Understanding Afghanistan has been a critical need over the past two decades and will continue to be important in the coming years. Yet, the necessary scholarship that can provide better understanding of the country remained underdeveloped both within and outside the country for decades. With the exception of a brief open period between 1960 and 1978, scholarship on Afghanistan remained closed and at best peripheral. This relatively brief period provided most of the scholarship of the country pre-2001. As Thomas Barfield noted in his keynote address to the workshop, since 2001 there has been a resurgence in the study of Afghanistan. A critical mass of new scholars has developed, both international and Afghan, that can understand the country across many disciplines.
To provide an opportunity for academic development for the next generation of scholars on Afghanistan, the American Institute of Afghanistan Studies (AIAS), the Hollings Center for International Dialogue, and the Saltzman Institute of War and Peace Studies at Columbia University hosted a two-day workshop in New York City from February 15-17, 2018. The partners invited both international and Afghan scholars to the workshop to present new research and devise new methods to support the growth of scholarship.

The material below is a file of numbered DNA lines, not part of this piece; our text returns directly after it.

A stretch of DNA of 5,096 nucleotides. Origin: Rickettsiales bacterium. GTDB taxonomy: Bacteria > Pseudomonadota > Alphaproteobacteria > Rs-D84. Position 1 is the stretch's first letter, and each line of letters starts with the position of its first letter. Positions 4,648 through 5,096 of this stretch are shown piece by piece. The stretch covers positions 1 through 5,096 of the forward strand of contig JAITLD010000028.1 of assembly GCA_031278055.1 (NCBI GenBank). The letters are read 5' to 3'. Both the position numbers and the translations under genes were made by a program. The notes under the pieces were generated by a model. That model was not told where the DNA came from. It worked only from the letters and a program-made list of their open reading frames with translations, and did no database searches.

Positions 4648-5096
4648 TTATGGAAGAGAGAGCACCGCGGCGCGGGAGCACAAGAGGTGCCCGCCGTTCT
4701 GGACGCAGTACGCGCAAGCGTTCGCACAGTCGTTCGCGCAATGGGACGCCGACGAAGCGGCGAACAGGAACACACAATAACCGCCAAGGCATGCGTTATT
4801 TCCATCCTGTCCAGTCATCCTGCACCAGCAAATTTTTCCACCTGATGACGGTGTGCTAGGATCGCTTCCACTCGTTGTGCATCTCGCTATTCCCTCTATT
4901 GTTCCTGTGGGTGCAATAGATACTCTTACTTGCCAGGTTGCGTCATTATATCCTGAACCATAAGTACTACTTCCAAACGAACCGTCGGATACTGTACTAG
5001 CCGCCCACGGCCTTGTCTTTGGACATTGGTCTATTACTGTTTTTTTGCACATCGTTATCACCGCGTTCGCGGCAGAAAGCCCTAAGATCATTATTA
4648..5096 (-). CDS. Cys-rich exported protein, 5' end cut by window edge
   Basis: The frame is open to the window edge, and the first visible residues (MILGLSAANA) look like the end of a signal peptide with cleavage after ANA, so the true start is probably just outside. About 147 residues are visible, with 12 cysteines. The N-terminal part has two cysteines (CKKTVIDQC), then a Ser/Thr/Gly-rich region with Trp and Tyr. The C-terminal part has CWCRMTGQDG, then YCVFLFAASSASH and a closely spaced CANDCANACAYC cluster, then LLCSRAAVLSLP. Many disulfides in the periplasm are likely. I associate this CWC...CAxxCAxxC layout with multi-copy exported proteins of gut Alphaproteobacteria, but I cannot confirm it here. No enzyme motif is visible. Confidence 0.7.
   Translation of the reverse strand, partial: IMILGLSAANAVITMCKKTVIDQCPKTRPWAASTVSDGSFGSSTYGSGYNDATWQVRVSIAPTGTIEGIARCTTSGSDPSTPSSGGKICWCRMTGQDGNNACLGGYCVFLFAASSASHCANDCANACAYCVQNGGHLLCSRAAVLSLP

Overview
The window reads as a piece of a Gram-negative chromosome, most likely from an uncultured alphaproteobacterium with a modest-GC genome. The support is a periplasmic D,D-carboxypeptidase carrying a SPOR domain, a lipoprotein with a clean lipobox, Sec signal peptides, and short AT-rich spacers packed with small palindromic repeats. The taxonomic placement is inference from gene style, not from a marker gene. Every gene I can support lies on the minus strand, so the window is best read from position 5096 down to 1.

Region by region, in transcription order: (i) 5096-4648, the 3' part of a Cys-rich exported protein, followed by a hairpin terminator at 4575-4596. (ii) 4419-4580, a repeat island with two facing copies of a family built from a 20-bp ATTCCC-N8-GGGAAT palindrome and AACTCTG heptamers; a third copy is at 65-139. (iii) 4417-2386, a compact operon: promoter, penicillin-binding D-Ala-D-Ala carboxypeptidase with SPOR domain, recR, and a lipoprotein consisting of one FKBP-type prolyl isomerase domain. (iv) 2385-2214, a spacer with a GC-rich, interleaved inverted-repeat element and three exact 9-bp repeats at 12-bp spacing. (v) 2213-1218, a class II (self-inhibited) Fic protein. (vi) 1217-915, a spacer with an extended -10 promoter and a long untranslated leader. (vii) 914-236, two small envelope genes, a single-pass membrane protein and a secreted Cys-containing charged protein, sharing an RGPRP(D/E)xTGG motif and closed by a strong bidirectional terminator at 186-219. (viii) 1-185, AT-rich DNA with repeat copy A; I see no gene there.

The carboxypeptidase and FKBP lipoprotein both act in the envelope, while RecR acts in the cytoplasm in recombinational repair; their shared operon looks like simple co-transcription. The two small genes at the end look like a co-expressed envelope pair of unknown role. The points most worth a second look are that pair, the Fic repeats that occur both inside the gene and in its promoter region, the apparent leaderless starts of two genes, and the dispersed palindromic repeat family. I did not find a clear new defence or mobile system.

During the workshop, scholars presented seventeen papers that now reflect the much wider breadth of topic and discipline that of scholarship in and on Afghanistan. These papers highlighted culture, history, politics, security, and education, among other topics. Following each presentation, other peers critiqued each work with the aim of helping to hone the research and provide new collaborative opportunities.
Following the conclusion of the last panel, participants discussed other activities that could foster further scholarship. Some options discussed included better coordination at academic conferences and meetings, sharing publishing resources and experiences, writing more papers in local languages, and creating resource depositories. The organizations involved in the workshop hope that some of these ideas will further sustain momentum of academic development of Afghanistan scholarship.